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This is often situation, but here is latest example:

Companies have various contact data (addresses, phone numbers, e-mails...) when they make job ad, they have checkboxes where they choose how they want to be contacted. It is basically descriptive data. User when reading an ad sees something like "You can apply by mail, in person...", except if it's "through web portal" or "by e-mail" because then appropriate buttons should appear. These options are stored in database, and client (owner of the site, not company making an ad) can change them (e.g. they can add "by telepathy" or whatever), yet if they tamper with "e-mail" and "web-portal" options, they screw their web site.

So how should I handle data where everything behaves same way except "this thing" that behaves this way, and "that thing" that behaves some other way, and data itself is live should be editable by client.

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5 Answers 5

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You've tagged your question as "language-agnostic", and not all languages cleanly support polymorphism, but that's the way I would approach this.

Each option has some type, and different types require different properties to be set. However, every type supports some sort of "render" method that can display the contact method as needed. Since the properties (phone number, or web address, etc.) are type-specific, you can validate the administrator's input when creating these "objects", to make sure that the necessary data is provided and valid. Since you implement the render method, rather than spitting out HTML provided by a user, you can ensure that the rendered page is correct. It's less flexible, but safer and more user friendly.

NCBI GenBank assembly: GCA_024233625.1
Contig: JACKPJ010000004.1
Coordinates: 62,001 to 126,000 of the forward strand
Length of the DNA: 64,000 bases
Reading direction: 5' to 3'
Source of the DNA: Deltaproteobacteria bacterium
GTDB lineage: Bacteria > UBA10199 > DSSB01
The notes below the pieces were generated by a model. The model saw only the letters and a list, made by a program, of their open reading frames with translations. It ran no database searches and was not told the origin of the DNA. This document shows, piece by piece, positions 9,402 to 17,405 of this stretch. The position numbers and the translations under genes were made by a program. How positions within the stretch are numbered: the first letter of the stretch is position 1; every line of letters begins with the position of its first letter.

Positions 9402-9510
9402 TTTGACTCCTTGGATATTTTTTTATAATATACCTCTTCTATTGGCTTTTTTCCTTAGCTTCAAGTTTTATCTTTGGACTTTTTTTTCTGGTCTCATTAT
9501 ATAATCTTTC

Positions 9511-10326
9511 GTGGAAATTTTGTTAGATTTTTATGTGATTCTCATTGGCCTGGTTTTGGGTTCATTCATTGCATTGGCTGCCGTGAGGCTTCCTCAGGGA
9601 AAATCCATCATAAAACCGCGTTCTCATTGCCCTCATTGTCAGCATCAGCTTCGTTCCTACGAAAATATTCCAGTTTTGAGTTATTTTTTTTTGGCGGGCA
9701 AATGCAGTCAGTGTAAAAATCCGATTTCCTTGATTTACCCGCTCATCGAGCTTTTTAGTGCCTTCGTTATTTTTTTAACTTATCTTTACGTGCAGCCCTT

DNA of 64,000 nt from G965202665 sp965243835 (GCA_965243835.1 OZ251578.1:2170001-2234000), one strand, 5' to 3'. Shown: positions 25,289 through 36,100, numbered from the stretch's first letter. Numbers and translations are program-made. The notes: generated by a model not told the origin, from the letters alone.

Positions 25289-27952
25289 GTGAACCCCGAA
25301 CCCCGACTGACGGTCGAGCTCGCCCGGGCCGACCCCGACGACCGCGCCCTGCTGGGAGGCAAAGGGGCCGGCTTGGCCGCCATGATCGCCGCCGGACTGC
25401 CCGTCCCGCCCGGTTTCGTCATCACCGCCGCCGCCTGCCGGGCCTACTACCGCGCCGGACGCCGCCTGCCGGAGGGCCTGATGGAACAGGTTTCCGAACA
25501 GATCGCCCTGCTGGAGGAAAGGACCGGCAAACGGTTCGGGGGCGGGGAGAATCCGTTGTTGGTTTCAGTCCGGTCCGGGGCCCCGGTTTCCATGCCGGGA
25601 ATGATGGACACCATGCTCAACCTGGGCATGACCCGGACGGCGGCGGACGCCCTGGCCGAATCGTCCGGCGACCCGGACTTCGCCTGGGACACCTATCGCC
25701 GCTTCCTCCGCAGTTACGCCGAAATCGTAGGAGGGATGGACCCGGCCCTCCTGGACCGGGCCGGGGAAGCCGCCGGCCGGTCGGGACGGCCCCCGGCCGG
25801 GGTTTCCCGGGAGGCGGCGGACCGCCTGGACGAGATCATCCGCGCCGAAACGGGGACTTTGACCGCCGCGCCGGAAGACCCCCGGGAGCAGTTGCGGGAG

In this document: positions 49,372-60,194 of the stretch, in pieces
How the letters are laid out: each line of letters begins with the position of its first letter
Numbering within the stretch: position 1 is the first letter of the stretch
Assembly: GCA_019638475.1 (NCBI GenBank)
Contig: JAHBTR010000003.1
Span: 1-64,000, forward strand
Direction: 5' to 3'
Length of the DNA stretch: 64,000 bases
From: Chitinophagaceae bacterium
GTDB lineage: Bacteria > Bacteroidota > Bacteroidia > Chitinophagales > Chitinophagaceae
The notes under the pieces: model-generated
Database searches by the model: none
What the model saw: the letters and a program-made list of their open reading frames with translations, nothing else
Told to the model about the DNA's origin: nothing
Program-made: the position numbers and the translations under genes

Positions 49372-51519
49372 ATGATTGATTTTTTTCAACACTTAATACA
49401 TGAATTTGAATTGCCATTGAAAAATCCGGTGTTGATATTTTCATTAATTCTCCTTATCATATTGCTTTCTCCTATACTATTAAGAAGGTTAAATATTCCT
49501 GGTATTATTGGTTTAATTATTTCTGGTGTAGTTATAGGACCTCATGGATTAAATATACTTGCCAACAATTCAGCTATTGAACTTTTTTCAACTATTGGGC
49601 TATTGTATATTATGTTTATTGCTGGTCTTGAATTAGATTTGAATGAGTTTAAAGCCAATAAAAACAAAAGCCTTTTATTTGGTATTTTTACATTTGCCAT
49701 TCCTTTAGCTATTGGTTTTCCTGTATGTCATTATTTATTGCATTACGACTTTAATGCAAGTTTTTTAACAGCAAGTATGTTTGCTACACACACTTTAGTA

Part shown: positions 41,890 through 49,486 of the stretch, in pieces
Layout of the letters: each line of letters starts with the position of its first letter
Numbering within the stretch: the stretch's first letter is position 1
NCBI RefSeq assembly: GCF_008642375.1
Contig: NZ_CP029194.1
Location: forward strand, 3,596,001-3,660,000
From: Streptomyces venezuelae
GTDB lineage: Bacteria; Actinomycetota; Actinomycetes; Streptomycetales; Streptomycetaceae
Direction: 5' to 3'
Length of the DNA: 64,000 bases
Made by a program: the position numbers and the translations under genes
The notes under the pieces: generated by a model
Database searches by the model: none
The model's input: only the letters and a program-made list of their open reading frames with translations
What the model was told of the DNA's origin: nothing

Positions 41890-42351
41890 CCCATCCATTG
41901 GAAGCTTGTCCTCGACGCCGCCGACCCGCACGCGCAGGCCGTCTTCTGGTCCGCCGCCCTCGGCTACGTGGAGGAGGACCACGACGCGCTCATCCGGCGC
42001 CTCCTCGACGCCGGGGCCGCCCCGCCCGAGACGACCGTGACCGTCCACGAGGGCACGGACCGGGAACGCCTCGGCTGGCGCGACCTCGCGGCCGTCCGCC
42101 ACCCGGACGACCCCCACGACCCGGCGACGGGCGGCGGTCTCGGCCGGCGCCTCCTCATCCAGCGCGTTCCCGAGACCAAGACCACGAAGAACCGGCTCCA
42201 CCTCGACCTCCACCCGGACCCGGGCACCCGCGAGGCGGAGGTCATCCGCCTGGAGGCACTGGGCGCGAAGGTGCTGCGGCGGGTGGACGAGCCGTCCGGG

In the database, you can have one sparsely populated table that holds data for all types of contacts, or a "parent" table with common properties and sub-tables with type-specific properties. It depends on how many types you have and how different they are. In either case, you would have some sort of type indicator, so that you know the type of object to which the data should be be bound.

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First of all, think twice do you really need it. Reason is simple. You are supposed to serve specific need and input data is a mean to provide that service. If data does not fit with existing service then what is its value and who are consumer of that specific information?

There are two possible answers: You are expanding your client base or you need to change existing service because of change of demand. In both cases you need to star from development of business model. If you describe what service you need and what information it should provide you will avoid much of specific data and come with clear requirements easy to implement in software.

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I'd recommend the resolution pattern for this, based on the mention of a database. The link above describes it, but it's actually a lot simpler than it sounds. You write a database query that returns all the possible options (for example, you read the standard options and the customized options together using perhaps a UNION or a JOIN depending on your schema) - the COALESCE SQL keyword is then useful to find the first 'resolution' of the option value that isn't NULL.

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Well, if all it is is that you have two options that are special, and then anything else is dealt with in the same way, then store your options as strings, and if either of the two special ones appears in that list, then show the appropriate stuff for that special item.

Just check your list of items for the two special ones. Nothing fancy.

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By writing a very simple Rules Engine. You can use an out-of-the box implementation, or you can roll your own. Since your case seems so simple, I tend to roll my own, because it means less dependencies (YMMV).

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